Indexing and active management may seem like opposite sides in a debate. For some investors, if one strategy is right, the other must be wrong. In reality, combining the two very different approaches to portfolio construction can add value.
Broad-market index funds combine diversification with low cost, a strategy that has historically outperformed most actively managed funds. On the other hand, because active manages veer from the market-cap weightings typical of most indexes, they provide the opportunity of out performance in their benchmarks, as well as the risk of lagging them.
Under the right circumstances, active and passive components can complement each other by moderating the swings between the extremes of relative performance. Such a combined strategy can help avoid the pangs of regret that investors might otherwise experience when one approach trumps the other.
The case for indexing
Approximating the returns of the target market. Index funds are straightforward tools in executing your allocation strategy and capturing the return of the target asset classes. Given successful tracking, index funds should only underperform their target benchmark by the amount of operating and trading costs - an inherent performance advantage over most active strategies, which typically entail higher expense. In the past, index funds have outperformed the majority of active funds over the long term.
Applicability to virtually any market segment or asset class. The same strengths that make indexing a good strategy for broad asset class exposure also apply to market segments within those asset classes. Because investments in small-cap and international markets generally may entail higher costs, the active manager has to overcome a higher hurdle to add value, making indexing an attractive alternative.
Transparency. Because they are designed to track an index and hold the same securities (or a representative sample), index funds are transparent and easy to understand.
Tax-efficiency. Depending on the index, passive strategies typically realize lower capital gains than comparative active funds, making them potentially more tax-efficient.
Diversification within a market segment. Index funds often have more securities than a typical active fund.
The best of both worlds
Because the methods used to construct active and passive strategies often result in portfolios that are not identical, their performance can vary. As a result, there are periods when indexing outperforms and periods when active management outperforms, suggesting that mixing the two strategies might avoid the extremes in relative performance.
As noted earlier, low costs can increase the probability of out performance, but there are other important factors to consider when selecting an active manger.
Some active managers are highly index oriented or "index-sensitive," typically targeting a modest amount of excess return and acceptable deviation from the benchmark. However, "index-agnostic" managers attempt to add as much alpha - excess return relative to a benchmark - as possible with little concern for volatility. Others are in between, following an "index-aware" approach. All are legitimate strategies.
A clearly defined investment philosophy and a consistent approach, regardless of market cycles, are important. Consider a manager long-term performance record relative to the appropriate benchmark.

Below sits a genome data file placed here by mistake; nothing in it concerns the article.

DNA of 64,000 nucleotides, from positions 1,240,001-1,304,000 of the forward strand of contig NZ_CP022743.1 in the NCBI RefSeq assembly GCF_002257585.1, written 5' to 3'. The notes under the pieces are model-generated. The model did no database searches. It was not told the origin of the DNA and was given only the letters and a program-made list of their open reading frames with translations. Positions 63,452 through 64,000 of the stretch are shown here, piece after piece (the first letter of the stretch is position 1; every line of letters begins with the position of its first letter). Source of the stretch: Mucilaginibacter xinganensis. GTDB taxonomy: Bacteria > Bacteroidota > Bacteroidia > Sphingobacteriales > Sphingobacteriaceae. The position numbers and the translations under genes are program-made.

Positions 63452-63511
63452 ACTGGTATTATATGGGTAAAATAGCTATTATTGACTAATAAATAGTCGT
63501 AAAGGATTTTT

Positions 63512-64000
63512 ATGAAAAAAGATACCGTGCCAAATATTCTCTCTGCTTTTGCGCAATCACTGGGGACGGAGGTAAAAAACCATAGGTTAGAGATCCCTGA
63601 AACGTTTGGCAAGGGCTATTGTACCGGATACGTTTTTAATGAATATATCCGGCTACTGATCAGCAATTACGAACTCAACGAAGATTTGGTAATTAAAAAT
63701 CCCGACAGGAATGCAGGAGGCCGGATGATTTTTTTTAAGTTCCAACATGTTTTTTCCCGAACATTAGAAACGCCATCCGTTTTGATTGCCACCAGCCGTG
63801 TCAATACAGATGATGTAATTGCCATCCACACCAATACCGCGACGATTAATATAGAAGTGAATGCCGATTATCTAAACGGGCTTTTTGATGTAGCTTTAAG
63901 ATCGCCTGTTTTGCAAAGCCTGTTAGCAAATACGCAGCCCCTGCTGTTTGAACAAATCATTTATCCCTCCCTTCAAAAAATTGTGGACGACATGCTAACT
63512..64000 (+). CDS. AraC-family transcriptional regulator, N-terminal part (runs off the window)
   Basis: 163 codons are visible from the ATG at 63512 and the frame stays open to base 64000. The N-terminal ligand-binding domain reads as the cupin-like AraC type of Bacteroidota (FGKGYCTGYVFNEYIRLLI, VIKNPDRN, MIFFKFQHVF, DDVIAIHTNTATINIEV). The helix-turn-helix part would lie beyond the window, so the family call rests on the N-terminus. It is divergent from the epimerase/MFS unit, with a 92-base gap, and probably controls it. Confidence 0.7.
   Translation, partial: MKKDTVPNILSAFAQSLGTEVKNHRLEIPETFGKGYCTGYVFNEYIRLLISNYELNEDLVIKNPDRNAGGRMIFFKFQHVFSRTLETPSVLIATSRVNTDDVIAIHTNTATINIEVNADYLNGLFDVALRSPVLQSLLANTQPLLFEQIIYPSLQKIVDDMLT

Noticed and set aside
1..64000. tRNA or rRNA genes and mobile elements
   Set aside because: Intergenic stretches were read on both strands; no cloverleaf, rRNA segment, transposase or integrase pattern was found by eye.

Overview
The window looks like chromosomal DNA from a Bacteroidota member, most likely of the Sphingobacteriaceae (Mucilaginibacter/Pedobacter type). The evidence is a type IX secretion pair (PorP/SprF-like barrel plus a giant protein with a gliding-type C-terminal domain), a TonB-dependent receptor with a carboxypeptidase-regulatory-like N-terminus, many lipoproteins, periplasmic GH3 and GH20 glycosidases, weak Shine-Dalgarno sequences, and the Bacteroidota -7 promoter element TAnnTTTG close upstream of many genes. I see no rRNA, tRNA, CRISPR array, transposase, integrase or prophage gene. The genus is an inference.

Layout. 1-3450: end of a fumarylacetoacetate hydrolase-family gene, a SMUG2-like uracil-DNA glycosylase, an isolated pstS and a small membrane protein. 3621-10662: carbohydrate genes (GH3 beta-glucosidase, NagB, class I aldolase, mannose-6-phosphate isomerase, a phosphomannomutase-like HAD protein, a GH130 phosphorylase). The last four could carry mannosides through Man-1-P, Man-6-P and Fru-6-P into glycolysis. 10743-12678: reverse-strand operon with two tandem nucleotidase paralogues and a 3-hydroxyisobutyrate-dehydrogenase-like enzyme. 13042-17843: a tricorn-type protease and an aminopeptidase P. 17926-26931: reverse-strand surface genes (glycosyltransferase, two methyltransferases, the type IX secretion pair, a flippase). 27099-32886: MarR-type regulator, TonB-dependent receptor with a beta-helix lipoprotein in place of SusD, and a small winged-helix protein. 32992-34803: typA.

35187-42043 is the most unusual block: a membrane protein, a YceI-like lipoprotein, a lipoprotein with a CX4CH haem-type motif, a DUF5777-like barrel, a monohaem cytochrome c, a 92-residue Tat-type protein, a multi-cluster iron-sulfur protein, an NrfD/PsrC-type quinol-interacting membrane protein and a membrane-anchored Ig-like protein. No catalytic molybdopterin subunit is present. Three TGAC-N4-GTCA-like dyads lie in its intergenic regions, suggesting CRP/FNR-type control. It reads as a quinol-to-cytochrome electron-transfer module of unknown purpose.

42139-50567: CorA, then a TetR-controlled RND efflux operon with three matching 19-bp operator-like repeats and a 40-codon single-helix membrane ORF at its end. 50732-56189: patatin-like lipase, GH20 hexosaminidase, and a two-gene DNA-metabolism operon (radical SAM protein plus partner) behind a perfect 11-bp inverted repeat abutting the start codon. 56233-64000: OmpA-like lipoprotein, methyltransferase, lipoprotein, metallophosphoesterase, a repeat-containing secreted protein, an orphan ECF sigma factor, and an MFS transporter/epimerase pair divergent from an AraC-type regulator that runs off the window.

Combining well-chosen active managers with indexing can provide a Goldilocks effect - not too hot, not too cold - that might be appropriate for investors.
The case of active management
The opportunity for out performance. As long as investors make behavioral and informational errors, there will be opportunities to outperform the market. Many investing decisions are emotionally driven. On any given day, investors may under react or overreact to news, trading securities at prices unequal to their real values.
Investors also vary considerably in their ability to assimilate and interpret data, and in their discipline and insight. These behaviors and the range of investors' sophistication create inefficiencies in the marketplace.
A disciplined, insightful manager who can identify enough of these opportunities to overcome the higher costs of active management can add value.
Other aspects to consider
The difficulty of identifying a winner in advance. As hard as it can be to find successful active manages, it may be even more difficult to pinpoint those who are consistently successful. For example, of the actively managed U.S. equity funds that landed in the best-performing quintile during the five years through 1997, only about one in five remained in the top quintile during the subsequent five-year period. Another one in five landed in the bottom quintile. Almost 13 percent were merged or went out of existence (Source: Derived from date provide by the Center for Research in Security Prices. All 1,044 nonindex U.S. equity funds with at least three years of history as of December 31, 1997, were considered.)
The drag of high costs. The real value of active management depends on manager talent and competitive costs, and both demand effective due diligence from the financial advisor or the investor. When selecting a manager, consider whether they can effectively implement a sound strategy and not lose too much of the potential return of costs, which include management fees, transaction costs and taxes.
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Smith Barney does not provide tax and/or legal advice. Please consult your tax and/or legal advisors for such advice.
William Creekbaum, MBA, CFP, a Washoe Valley resident, is senior investment management consultant of SmithBarney, a financial services firm serving Northern Nevada at 6005 Plumas Street, Ste. 200 Reno, NV 89509.